Selling culture on the street

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For a roadside antique seller in Hue, the value of the items for sale isn't monetary


Nguyen Van Lap (R), 45, talks with one of his regular customers at his antique stall on Tran Hung Dao Street near Dong Ba Market in Hue.

Jofae Honeyleen Adefuin, a 23-year-old aerospace engineer from the Philippines, stood for more than ten minutes holding a bronze cigarette-lighter, supposedly the former property of a US soldier who inscribed it with the words "Lai Khe 69."

At her feet were hundreds of antiques on display along the concrete wall surrounding Thuong Bac Park. This is just one of Hue's many street-side antique stalls hawking everything from 500-year-old stone axes and pottery to items used by American soldiers during the Vietnam War.

Adefuin was looking for the owner of the antique stall to ask about the price and the origin of the lighter, but there was no trace of the owner despite the existence of a red plastic chair standing againts the wall and a few sticks of burning incense.

After a few more minutes, an old man with a crew-cut and bushy beard tied in a pony tail arrived on his motorbike.

He sat down in the red chair and said nothing to Adefuin until she figured out he was who she was waiting for.

"Is it authentic?" she asked.

The man looks like he's in his mid sixties with an artists' vest and baggy pants, a little disheveled, looking almost like a rambler.

"No, it is fake, so are my other metal bronze cigarette-lighters," replied Lap.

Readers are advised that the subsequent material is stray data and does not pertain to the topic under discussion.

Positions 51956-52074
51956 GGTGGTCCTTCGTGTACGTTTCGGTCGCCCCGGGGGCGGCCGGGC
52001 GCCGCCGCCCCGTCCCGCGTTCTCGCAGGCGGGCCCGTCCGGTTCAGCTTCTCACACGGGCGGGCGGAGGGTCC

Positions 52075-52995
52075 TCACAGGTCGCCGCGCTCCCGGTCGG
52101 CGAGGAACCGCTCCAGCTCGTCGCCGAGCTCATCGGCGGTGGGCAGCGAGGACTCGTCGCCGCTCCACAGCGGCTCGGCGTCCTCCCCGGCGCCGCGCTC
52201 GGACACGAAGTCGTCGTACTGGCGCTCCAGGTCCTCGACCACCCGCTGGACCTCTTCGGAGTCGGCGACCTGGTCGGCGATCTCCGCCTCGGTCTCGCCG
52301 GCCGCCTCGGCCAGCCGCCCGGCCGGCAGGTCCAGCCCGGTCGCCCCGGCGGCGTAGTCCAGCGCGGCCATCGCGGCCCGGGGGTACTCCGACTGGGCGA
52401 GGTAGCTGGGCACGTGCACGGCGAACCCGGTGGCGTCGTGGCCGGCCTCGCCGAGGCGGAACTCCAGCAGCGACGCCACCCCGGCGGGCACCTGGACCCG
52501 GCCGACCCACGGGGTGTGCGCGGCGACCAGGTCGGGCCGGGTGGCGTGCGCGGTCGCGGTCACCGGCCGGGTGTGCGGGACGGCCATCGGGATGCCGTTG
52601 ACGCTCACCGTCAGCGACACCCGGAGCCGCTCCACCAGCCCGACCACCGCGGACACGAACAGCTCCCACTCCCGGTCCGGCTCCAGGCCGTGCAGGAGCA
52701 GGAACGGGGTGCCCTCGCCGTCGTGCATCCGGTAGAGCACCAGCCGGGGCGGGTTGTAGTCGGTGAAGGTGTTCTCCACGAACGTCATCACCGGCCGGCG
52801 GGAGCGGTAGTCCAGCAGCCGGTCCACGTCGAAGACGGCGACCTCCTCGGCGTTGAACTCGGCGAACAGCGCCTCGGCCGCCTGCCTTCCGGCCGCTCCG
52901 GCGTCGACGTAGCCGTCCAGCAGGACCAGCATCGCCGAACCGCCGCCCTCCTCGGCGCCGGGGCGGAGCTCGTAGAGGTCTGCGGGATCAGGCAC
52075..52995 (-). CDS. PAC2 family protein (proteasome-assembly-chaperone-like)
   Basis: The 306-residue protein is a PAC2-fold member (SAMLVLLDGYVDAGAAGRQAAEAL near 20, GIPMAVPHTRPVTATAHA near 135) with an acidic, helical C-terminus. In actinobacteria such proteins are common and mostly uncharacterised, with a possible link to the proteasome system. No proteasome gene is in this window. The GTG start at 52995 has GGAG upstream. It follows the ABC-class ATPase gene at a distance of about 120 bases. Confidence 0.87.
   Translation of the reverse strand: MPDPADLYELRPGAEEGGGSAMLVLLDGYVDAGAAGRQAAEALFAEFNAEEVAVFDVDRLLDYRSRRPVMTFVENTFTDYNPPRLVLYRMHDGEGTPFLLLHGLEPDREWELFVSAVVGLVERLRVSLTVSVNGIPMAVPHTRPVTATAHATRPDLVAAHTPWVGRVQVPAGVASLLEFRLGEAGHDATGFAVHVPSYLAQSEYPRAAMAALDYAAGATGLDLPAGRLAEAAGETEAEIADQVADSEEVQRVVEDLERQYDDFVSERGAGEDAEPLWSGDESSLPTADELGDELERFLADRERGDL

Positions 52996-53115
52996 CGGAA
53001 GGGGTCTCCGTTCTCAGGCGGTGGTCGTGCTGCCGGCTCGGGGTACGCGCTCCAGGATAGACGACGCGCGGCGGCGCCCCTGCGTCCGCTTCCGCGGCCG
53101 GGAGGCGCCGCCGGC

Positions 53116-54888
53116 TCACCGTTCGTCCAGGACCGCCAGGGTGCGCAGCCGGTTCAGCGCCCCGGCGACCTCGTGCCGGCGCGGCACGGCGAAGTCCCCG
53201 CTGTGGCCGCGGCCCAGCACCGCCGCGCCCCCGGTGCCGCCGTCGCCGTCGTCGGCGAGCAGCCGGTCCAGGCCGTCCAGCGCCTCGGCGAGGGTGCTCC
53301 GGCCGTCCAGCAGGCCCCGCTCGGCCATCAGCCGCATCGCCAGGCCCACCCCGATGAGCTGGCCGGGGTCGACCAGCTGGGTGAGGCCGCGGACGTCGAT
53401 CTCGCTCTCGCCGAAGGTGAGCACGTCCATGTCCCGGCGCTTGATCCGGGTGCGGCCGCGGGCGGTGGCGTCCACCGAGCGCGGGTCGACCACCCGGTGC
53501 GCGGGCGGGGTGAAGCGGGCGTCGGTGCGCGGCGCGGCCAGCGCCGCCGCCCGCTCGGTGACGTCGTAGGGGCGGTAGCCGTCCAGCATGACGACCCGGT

"But the rest of my goods are real," Lap told the Filippino tourist, who was visiting town for the Hue Festival April 7-15.

"How can we tell if a certain thing here is authentic or not?" Adefuin asked Lap.

"It is based on your experience and knowledge in the field. If you have no background in antiques, then, you will be easily cheated," he said.

And Lap's experience? He's been in the same business as his father for the past 20 years , after spending years before that selling cheap roadside noodles in the southern beach town of Vung Tau. And he's actually only 45.

"I have no certificates, in this case, my business is built on honesty and trust only," Lap told Vietweek, "for if I tell you the truth, next time you will come back and come back with your friends."

In years past, Lap's stall and others' were confiscated by the local government, especially during festivals, as public nuisances.

But this year, Lap said things were different.

"They have changed their mind since many local officials are antique collectors and culturists, who consider our stalls neither a threat to the town's beauty nor an encroachment of the pavement, but part of Hue's culture," he said.

Lap often leaves his "shop" unattended while he runs errands, unafraid of theft and confident his business will be respected.

"I also don't like approaching my customers unless they have something to ask me, because I don't want to distract them from their shopping."

Lap said that antique trading and collecting is a great job and hobby for curious people like him.

"The job does not only offer me good income, but a knowledge that I am confident to talk to everyone even though I have just finished 9th grade," he said.

"My knowledge of history, culture and the background of each artifact is enriched not only by reading books, but also through exchanges and experiences with my customers, who are from all over the world."

For Lap, it's a people thing.

"When we look at an artifact, we learn not only about a certain period in history, but also the development of the art, culture, habit and personality of people who created it."

And the best part about buying an antique?

"The longer you keep it, the more expensive it is," he said.

"And the value of the antique depends on how much the owner appreciates it."

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